A Swedish Princess and Halloween combined in a cake! It’s like the princess missed the deadline at midnight and turned into a pumpkin! (yeah I know it was the carriage but it’s artistic license). If you have a pumpkin mould great otherwise it could be a domed layer cake (carve it in a little at the bottom) with pumpkin lines marked in the marzipan! The lighter pastry cream is flavoured with vanilla and made with maple syrup and almond milk. It complements the simple light glutenfree sponge perfectly and the pumpkin cream is subtly delicious with pumpkin purée you can taste because there’s very little cinammon, nutmeg and mixed spices but you can make the flavours stronger. The bottom layer involves a shop-bought good-quality citrus jam and I think fine-cut marmalade would be equally delicious. Basically I made it up as I went along and achieved the light subtle cake I wanted, covered in golden marzipan – yum! And in this Halloween post I’m also including ideas for leftover pumpkin purée and a great So Yummy video on how to make cute Halloween treats! But do check out this Princess turned Pumpkin cake. It’s strangely addictive with a delicate yumminess that has you eating three slices in a row – true confession! 🙂
This is an adaptation of my Swedish Princess cake recipe combined with my Faux pumpkin cake using a Lekué pumpkin mould, glutenfree flour, healthier pastry cream and pumpkin purée. So it’s slightly healthier but there’s still cream because I think a Swedish Princess cake needs a little decadence. 🙂 Yum.
Use this lighter version with my pastry cream recipe here or make your own version.
- 400g/ml almond milk (or any kind)
- a vanilla pod (split, with the seeds scraped out and also added)
- 4 egg yolks from medium-large free-range eggs, around 80g
- 66g/3 tablespoons + 1 teaspoon pure maple syrup or ground xylitol sugar substitute
- 33g/1/4 cup less 1 and 1/2 teaspoons cornflour (cornstarch)
- a pinch of salt
Sponge recipe (glutenfree or not)
- Pre-heat your oven at 180°C/350°F (static, non-convection oven) or 160°C/320°F (fan-assisted)
- Lightly grease your two moulds with butter and flour. Place three rounds of grease-proof baking paper over the hole in one of the pumpkin half-moulds so the batter doesn’t run out. Or use 2 sandwich tins (20cm/8in diametre).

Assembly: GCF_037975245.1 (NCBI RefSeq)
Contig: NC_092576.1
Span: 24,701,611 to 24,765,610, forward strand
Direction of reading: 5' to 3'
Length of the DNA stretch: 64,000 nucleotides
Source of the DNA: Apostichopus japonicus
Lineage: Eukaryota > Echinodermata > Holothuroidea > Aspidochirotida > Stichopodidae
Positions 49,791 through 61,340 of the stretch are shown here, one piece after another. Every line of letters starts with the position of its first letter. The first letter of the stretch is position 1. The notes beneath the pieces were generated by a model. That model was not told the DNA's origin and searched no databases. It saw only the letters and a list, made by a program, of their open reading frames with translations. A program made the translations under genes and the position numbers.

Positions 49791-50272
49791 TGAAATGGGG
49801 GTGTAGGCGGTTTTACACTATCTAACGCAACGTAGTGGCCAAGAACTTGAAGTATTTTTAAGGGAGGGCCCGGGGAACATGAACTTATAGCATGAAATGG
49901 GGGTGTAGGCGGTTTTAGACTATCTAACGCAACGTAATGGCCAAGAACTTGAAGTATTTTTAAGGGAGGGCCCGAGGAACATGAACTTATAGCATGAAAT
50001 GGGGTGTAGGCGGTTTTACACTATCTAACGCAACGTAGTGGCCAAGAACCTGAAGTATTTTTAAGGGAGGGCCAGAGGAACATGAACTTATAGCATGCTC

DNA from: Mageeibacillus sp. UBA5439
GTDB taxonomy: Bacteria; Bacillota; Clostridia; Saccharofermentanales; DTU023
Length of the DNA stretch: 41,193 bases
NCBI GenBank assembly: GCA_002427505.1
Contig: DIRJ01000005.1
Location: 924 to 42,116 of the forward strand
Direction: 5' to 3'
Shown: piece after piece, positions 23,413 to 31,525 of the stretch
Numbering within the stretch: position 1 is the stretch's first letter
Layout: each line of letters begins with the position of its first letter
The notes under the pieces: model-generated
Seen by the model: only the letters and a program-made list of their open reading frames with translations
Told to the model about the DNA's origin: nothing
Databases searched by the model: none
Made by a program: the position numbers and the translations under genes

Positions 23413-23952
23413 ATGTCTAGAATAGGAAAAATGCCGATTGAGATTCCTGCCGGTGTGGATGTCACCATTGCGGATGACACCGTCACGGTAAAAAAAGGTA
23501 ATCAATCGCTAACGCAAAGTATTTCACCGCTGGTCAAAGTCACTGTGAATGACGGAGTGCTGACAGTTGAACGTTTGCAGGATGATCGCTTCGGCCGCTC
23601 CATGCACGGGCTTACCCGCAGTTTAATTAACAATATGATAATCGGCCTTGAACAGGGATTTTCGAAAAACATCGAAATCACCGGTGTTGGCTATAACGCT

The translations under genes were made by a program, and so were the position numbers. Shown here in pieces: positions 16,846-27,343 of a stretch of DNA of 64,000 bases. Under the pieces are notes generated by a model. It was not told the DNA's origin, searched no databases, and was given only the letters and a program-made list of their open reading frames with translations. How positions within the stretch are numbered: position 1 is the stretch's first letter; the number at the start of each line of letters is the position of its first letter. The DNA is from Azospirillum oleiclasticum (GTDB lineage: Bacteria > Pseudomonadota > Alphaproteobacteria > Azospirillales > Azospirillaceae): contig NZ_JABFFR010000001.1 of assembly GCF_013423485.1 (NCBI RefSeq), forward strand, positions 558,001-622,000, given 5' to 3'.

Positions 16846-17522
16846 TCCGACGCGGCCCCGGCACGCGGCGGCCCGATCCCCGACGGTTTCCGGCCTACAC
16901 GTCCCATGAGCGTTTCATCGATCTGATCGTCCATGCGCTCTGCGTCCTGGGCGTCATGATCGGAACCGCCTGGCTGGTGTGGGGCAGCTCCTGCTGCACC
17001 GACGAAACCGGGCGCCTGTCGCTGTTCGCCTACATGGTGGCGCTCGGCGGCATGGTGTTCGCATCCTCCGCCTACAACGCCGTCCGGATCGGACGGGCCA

- 4 medium to large free-range eggs (separated), about 80g yolks and 155-160g whites
- 100g/half a cup less 2 and a quarter teaspoons caster/superfine sugar (preferably unrefined golden)
- 75g/half a cup cornflour (cornstarch)
- 75g/two thirds of a cup less a scant tablespoon glutenfree flour (like Doves Farm self-raising) or plain all-purpose flour
- 1 tsp baking powder (GF)
- a pinch of salt
- 50g/3 generous tablespoons melted unsalted butter, slightly cooled but still warm
- Melt the butter in a saucepan on low heat and allow to cool slightly.
- Whisk the egg yolks and sugar in a big bowl till pale and fluffy, and making a ‘ribbon’.
- Sift and whisk together the cornflour, flour and baking powder.
- Whisk the egg whites to stiff peak stage in a big clean bowl. The egg whites are ready when they’re so stiff and stable they don’t fall out! 🙂 But don’t overwhisk…
- Fold in a third of the flour mixture and a third of the egg whites into your yolk and sugar mixture. Fold gently with figure of eight motions. When almost incorporated fold in another third of flour and whites, then the last third. Don’t overmix or it will flatten out.
- When almost incorporated, fold in the melted butter. Again don’t overmix and fold gently till just incorporated.
- Pour carefully into your prepared cake mould and bake in the middle of the oven for 25 to 30 minutes. It’s ready when an inserted skewer comes out clean, the sponge is coming away from the sides and the top springs back a little when pressed lightly with your finger. Cool your cakes completely (a few hours) on a wire rack before assembling the pumpkin.
- 400g/ml whipping cream, whipped to stiff peak
- about 1/3 or 1/2 jar of a good-quality citrus jam, fine-cut orange marmalade or a similar jam
- 6 tablespoons of canned pumpkin purée (I used Libby’s), to taste
- 1/8 tsp ground cinammon, to taste
- a pinch of nutmeg, to taste
- 1/8 tsp ground mixed spice (other options: allspice, ground ginger, etc), to taste
- about 450g/16oz good-quality marzipan (like golden marzipan with 27% almonds)
- orange and green/brown food colouring
Part one – the layers (some detailed instructions and photos are on my Swedish Princess cake recipe here but the layers are a little different)